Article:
Henri Huchard was a French physician and published his important monograph, "Traite clinique des maladies du coeur et des vaisseaux", in 1889. A second edition of this book completely reorganized and reedited by Huchard appeared in 1893. Huchard is remembered for his clinical and investigational work in arteriosclerosis.
An extensive section of Huchard's monograph is devoted to the diseases of the myocardium . Huchard distinguished four types of acute, subacute and chronic myocarditis:
1) Acute and chronic parenchymal myocarditis
2) Suppurative myocarditis
3) Non-suppurative interstitial myocarditis
4) Arteriosclerosis of the heart characterised by myocardial degeneration and dystrophy. He specified that there were no inflammatory lesions of myocardium in the arteriosclerosis. He identified hypertension as the principle cause of arteriosclerosis.
Huchard stressed the fact that arteriosclerosis of the heart was primarily a vascular disease with sclerosis and obstruction of coronary arteries. He also believed that in most instances that was a generalized disease affecting the entire arterial system. He also emphasized that there were seconadry myocardial degeneration and dystrophy without any inflammatory process involved.
He then mentionned that the effect of this type of cardiopathy can stay either localized to the myocardium or extend and lead to valvular dysfunctions. . He named this entity "cardiopathies arterielles a type valvulaire" or myo-valvular cardiopathy.
He described three evolutive phase in the progression of this disease: 1) arterial phase with hypertension and arterial sclerosis 2) cardio-arterial phase with cardiac sclerosis and 3) mitro-arterial phase.
The mitro-arterial phase was characterised by dilatation of cardiac chambers, myocardial dysfunction , dilatation of atrioventricular orifices leading to mitral regurgitation, and particularly a decrease in the blood pressure. He viewed this stepwise evolution as an arterial disease which was progressively transformed into a cardiac disease. In addition to annular dilatation, he described several mechanisms of mitral regurgitation in patients with myo-valvular cardiopathy. Huchard postulated that abnormality in the contraction of the papillary muscles could lead to functional mitral regurgitation. Finally, he described that sclerosis with retraction of papillary muscles could be at the origin of an organic mitral regurgitation in these patients.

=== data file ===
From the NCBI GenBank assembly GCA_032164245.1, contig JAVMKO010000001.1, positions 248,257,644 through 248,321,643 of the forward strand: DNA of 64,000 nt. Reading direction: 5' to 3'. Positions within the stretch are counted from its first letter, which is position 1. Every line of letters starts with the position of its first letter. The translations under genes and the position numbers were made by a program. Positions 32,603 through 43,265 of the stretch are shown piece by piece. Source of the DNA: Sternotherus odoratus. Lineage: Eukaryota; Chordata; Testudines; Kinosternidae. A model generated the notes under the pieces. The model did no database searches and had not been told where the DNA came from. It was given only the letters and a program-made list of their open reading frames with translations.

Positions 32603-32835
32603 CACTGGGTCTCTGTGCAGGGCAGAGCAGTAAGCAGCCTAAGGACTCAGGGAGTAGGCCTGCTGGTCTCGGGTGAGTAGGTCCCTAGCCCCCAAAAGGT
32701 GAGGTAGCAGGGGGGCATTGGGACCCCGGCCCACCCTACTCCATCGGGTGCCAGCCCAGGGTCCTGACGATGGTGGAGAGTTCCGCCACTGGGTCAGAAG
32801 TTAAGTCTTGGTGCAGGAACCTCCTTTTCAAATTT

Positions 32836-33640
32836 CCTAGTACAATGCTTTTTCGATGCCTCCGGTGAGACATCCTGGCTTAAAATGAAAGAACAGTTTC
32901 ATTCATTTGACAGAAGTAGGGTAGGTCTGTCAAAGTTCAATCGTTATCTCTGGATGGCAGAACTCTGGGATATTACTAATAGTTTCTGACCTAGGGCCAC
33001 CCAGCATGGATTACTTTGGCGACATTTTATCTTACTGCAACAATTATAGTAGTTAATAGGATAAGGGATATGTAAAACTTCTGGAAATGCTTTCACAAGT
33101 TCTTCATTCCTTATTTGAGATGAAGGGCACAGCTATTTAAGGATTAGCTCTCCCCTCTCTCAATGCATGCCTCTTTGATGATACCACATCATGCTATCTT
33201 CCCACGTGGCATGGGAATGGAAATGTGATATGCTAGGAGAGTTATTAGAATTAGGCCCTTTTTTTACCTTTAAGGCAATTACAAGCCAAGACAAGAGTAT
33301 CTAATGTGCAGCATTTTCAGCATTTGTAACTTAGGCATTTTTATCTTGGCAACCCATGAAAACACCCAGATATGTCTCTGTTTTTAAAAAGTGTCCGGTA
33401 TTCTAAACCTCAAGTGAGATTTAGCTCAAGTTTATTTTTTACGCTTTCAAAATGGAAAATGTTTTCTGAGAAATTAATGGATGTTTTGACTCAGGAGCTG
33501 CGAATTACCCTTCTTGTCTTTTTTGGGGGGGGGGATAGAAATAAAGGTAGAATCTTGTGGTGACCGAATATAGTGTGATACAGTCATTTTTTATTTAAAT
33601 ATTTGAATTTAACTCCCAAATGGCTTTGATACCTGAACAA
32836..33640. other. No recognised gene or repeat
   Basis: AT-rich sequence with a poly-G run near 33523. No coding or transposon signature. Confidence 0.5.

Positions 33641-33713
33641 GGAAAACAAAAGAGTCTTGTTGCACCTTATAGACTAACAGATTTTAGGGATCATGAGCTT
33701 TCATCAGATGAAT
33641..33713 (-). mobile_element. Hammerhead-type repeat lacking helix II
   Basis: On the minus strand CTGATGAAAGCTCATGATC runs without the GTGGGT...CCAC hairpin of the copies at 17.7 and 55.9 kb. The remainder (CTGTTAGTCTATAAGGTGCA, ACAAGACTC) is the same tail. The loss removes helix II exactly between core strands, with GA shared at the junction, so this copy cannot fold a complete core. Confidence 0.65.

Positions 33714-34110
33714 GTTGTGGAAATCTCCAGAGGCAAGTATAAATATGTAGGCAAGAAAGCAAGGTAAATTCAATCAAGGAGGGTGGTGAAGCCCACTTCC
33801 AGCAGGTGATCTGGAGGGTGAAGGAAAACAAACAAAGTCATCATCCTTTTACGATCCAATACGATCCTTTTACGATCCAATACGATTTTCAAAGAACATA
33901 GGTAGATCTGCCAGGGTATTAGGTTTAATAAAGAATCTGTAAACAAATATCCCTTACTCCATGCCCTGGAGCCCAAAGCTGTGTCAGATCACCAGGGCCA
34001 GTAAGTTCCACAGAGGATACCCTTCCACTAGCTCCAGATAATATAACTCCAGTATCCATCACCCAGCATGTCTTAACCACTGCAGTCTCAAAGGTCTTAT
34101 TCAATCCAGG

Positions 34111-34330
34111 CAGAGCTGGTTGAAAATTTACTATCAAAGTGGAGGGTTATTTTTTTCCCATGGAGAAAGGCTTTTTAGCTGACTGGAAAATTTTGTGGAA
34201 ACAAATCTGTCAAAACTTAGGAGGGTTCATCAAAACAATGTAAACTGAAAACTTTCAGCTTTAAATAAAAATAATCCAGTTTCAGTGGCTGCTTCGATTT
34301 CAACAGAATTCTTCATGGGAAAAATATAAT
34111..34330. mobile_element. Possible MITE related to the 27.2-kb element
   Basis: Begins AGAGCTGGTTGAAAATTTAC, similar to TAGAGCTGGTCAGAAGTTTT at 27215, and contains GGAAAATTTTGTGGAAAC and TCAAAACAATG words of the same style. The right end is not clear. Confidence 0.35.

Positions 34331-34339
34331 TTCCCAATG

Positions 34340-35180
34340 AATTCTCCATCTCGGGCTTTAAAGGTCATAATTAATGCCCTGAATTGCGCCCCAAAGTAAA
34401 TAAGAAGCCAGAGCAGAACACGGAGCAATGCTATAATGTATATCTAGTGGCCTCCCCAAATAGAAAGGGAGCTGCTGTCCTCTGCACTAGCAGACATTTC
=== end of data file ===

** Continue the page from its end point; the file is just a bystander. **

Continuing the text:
Huchard described the case of a 57 year-old patient who presented with right and left-sided congestive heart failure and apical systolic murmur of mitral regurgitation. Her arteries were hard at palpation. He suspected advanced arteriosclersis of the heart with mitral regurgitation. This patient expired rapidly. At postmortem examination, Huchard noted: "...generalized arteriosclerosis of the arterial system and the heart, dilatation of the right and left cardiac chambers, functional mitral regurgitation and slight dilatation of the aorta."
He then elaborated on the clinical symptoms of this disease including dyspnea, angina,palpitation, and irregularity of the pulse. He correctly recognized that episodes of combined dyspnea and angina( "dyspnee douloureuse") were from cardiac origin and related to coronary lesions that he called "endarterite coronaire".
In the phase mitro-arterial, he described the dyspnea, most often, as permanent and secondary to congestive heart failure.
Huchard showed the radial artery pulse tracing of several patients with arteriosclerosis of the heart and mitral regurgitation. Most these tracings were compatible with atrial fibrillation, althought this arrhythmia was not yet described in 1893.
In the conclusion of his chapter, Huchard discussed the complexity of the diagnosis of this condition as most patients with arteriosclerosis presented with a variety of symptoms involving multiple organs. Regarding the arteriosclerosis of the heart, he commented: "...future research should be directed toward the vessels of the heart. One should not forget that the principal factor of the sclerotic lesions of the myocardium is the sclerotic lesions of the coronary arteries with or without stenosis...after experimental obstruction of these[coronary]vessels, one provoke arrhythmia, palpitations, maybe pain episodes, and surely rapid and definite myocardial lesions."
In this outstanding work, Huchard provided one of the early accounts of mitral regurgitation due to ischemic cardiomyopathy as we recognize it today. Although historians have acknowledged Huchard's major contributions to the field of arteriosclerosis, his description of secondary mitral valve dysfunction resulting from arteriosclerosis has attracted less attention .
The entire chapter on arteriosclersis of the heart and the section on "myo-valvular cardiopathy" are reproduced here.